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Endowed with a reasonably generous wheelbase of 2700mm (eclipsing that of both the Skoda Karoq and Nissan Qashqai), the Niro is decently roomy inside.

Space for five plus luggage was the model’s conventional design criteria, and although that leaves one person feeling inevitably short-changed, the hybrid is accommodating of adults in both the front and back.

It is a shame Kia couldn’t have got the 40/60 split folding seats the right way around for RHD customers

However, its lack of genuine SUV-style height is noticeable. There’s the distinct feeling of plopping into a seat rather than stepping comfortably up into the cabin – and that’s a potentially crucial difference for some buyers looking for a crossover’s trademark elevated view.

The interior is unlikely to set many hearts racing. Its organisation is highly credible and the fit typically decent but, as ever, Kia tends to tick the essential boxes while leaving all the aspirational ones firmly unchecked, even with the improved materials of the 2020 update.

Those shopping around will find their fingertips better indulged by the latest Volkswagen Tiguan, and most likely their eyeballs, too.

Even so, the grade of plastics is generally good, the 2020 update bringing with it higher grade materials and sleeker looks. The temptation to go confusingly off piste with the hybrid readouts is well tamed; charge, eco and power dials in place of a rev counter are legitimate and perfectly legible, even on the 7in TFT instrument cluster that’s standard on the range-topping 4.

Up front, Kia has incorporated a new seat design, reportedly 1.3kg lighter than its current equivalent. It features a higher density of cushioning in slimmer bolsters and affords a reasonable level of comfort. It’s certainly superior to the rear pew, which is left wanting somewhat for padding.

There’s no backrest or slide adjustment in the back, either, although the Niro’s general spaciousness makes this non-essential.

The 382 litre boot is adequately proportioned without the need to move the seats, too, and it comes with the convenience of a luggage undertray (even if this does reduce the height of the load space somewhat). The 60/40 rear seats fold forward, providing 1380 litres of flat-decked capacity – provided you keep the hefty Z-fold floor in its upper deck position.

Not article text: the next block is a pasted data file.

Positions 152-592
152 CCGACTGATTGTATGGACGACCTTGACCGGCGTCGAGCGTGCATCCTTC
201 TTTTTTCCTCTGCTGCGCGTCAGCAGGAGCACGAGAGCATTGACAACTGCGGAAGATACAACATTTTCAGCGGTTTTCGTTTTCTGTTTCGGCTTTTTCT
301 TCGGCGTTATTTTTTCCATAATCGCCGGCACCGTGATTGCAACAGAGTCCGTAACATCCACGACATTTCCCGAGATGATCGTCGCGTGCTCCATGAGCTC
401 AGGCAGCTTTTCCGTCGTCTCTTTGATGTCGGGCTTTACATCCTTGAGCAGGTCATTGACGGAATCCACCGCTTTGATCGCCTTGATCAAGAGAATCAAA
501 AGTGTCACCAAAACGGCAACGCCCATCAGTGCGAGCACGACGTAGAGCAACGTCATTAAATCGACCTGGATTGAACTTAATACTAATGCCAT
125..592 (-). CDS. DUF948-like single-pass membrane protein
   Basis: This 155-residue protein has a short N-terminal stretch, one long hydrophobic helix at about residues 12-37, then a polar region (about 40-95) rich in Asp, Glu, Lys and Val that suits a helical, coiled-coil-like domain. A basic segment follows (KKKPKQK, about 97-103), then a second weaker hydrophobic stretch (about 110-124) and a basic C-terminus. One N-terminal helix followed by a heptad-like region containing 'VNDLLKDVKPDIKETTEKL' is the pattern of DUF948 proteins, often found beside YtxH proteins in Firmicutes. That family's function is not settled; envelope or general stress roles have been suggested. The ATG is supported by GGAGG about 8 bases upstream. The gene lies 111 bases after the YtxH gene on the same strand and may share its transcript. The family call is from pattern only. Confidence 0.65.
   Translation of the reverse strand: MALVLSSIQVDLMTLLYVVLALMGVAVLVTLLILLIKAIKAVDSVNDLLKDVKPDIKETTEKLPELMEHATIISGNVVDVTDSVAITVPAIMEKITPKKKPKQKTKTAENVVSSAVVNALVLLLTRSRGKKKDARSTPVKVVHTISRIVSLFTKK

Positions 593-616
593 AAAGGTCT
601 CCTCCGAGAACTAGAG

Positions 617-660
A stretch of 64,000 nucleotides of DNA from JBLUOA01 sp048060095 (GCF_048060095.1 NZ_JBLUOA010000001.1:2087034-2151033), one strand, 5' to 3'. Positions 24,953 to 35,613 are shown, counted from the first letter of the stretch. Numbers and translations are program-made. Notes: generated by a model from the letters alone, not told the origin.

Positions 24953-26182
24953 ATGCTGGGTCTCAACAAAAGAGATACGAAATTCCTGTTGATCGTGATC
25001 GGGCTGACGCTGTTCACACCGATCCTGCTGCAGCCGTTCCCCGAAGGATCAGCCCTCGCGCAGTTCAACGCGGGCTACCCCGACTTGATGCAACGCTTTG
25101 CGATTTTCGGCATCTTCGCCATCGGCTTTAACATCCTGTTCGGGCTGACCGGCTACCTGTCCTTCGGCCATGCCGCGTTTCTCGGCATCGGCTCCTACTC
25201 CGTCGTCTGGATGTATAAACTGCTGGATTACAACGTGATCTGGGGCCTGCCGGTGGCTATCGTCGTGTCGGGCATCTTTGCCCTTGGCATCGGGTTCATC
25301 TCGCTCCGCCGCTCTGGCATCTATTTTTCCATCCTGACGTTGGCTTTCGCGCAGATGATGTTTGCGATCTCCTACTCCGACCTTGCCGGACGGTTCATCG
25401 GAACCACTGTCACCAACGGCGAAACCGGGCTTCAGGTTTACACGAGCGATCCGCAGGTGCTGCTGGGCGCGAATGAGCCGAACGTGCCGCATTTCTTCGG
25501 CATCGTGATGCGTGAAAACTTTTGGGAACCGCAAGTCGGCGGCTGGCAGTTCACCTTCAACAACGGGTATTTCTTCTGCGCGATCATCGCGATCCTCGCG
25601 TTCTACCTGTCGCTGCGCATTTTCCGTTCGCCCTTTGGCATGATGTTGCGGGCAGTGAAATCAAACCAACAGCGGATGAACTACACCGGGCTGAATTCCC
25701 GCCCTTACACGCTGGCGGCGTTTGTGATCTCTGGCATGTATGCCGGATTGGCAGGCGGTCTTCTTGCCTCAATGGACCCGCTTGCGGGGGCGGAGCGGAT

That’s not prodigiously big, but neither is there any impression on the inside that the Niro’s practicality is being impeded by its hybrid running gear. Although it’s worth bearing in mind that on the PHEV the increased size of the battery pack results in a reduction in boot volume to 324-litres.

Kia Niro Infotainment and sat-nav

Every Niro meets our bog-standard entertainment requirements and then some — a DAB tuner and Bluetooth connection are standard, as are Apple CarPlay and Android Auto, all accessed using an intuitive 8.0in touch screen. 

Also included as standard on every version is a reversing camera, rear parking sensors, dual-zone climate control and part leather trim for the seats. There’s a comprehensive array of safety kit too, with adaptive cruise control and lane keep assist both featuring among the usual additions.

Moving up to the 3 gives you access to powered, heated and leather covered seats, wireless phone charging and the firm’s larger 10.25in infotainment system that features navigation as well as Kia Connected Services, providing traffic updates and speed camera locations for free for seven years


Those paying the premium for 4 trim benefit from an eight-speaker JBL Premium sound system, while those in the front getting ventilation for their seats and those in the rear getting to toast their behinds at the touch of a button.